Do self-published writers need a business plan?

If self-publishing a book, do you need a business plan? The answer depends on your goals and objectives.

A business plan lays out your financial goals and a detailed action plan for achieving them. For the most part, a business plan is created to obtain a loan from a bank or other financial institution. Even if not seeking a loan, such a plan can be useful in guiding your strategy to grow a business.

Generally, creating a business plan is unnecessary for self-published writers, even then they establish their own “publishing company” that owns the ISBN to their books. Such businesses generally are a self-proprietorship, and any royalties coming to the author is considered personal income.

Given this, rather than a business plan, self-published writers ought to be more concerned about creating a simple budget to keep their publishing expenses (for editing, cover design, etc.) in check and about developing a marketing strategy for boosting their sales. Perhaps a timeline for writing and publishing books also would be helpful, though this has less to do with the business than with maintaining good writing habits.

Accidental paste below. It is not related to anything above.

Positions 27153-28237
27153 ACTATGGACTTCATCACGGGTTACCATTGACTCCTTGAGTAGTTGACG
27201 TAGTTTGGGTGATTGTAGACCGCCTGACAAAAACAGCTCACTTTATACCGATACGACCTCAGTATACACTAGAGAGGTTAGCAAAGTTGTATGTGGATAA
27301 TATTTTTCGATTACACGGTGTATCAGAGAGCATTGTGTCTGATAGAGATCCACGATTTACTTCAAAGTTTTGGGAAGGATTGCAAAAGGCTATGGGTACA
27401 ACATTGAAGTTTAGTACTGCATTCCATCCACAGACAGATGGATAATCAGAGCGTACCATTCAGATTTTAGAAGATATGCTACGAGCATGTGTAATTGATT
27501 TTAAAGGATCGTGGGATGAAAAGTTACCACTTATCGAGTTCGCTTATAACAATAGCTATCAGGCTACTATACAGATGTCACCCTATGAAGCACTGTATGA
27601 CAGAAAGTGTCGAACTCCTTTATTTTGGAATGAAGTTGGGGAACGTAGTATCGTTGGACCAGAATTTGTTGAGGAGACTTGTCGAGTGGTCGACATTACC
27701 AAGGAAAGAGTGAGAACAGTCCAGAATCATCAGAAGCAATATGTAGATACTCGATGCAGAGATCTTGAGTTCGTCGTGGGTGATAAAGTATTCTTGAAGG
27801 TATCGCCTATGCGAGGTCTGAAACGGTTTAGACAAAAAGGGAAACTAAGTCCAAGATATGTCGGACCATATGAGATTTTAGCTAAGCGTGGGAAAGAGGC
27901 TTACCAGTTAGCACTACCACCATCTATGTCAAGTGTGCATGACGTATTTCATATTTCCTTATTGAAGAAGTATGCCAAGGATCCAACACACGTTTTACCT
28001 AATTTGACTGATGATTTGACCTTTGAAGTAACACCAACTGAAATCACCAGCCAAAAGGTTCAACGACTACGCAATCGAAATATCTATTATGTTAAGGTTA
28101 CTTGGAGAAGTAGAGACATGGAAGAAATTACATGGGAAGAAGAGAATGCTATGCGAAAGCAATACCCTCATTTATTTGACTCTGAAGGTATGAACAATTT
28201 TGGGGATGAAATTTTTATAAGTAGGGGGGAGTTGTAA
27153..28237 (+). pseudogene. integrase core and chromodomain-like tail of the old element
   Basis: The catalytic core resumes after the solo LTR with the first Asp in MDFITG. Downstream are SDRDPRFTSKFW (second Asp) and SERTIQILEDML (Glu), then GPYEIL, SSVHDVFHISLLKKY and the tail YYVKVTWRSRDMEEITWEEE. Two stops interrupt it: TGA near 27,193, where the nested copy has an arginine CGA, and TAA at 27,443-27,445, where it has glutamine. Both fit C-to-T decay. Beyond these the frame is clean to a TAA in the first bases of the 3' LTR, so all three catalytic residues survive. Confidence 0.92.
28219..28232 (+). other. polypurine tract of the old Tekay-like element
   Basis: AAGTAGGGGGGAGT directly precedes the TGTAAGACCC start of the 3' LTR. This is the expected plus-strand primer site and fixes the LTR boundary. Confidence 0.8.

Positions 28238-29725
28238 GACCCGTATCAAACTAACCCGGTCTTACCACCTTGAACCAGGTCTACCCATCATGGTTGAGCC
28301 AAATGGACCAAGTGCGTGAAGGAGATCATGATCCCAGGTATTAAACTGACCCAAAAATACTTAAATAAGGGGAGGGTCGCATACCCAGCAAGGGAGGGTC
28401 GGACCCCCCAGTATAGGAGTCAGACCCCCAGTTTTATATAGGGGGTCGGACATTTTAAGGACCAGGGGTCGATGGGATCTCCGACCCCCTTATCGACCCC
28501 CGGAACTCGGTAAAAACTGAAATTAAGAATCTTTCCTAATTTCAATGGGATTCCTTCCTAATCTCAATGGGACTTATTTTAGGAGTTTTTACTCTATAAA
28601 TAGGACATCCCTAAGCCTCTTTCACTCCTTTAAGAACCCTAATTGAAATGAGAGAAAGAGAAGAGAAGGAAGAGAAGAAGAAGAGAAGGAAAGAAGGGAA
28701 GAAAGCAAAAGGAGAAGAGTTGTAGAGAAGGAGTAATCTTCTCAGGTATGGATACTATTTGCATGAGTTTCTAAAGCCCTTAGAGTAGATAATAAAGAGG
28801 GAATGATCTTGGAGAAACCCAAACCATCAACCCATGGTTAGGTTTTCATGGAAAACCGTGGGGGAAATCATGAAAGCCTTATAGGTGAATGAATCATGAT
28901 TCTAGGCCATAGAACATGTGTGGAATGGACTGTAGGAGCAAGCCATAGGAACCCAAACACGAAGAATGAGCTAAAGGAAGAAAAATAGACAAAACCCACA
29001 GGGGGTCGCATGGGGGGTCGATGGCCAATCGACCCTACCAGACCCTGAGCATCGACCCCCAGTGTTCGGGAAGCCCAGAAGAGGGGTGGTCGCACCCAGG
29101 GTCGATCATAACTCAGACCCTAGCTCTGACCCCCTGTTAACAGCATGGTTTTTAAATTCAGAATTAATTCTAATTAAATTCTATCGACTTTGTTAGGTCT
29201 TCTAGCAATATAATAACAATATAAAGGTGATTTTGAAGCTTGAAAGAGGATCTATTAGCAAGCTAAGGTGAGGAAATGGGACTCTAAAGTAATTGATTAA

A business plan becomes necessary when you publish enough books with large enough sales that you can quit your day job. By that point, you have a serious small business going, and the writing effort no longer can be viewed as just a hobby or a side job. In addition, a business plan is necessary if the writing leads to the creation of another business, such as consulting, speaking, editing writers’ books, designing book covers, or self-publishing titles the writer didn’t pen. In this case, though, the business plan is geared less for the self-publishing of your books than for the small business you’re running.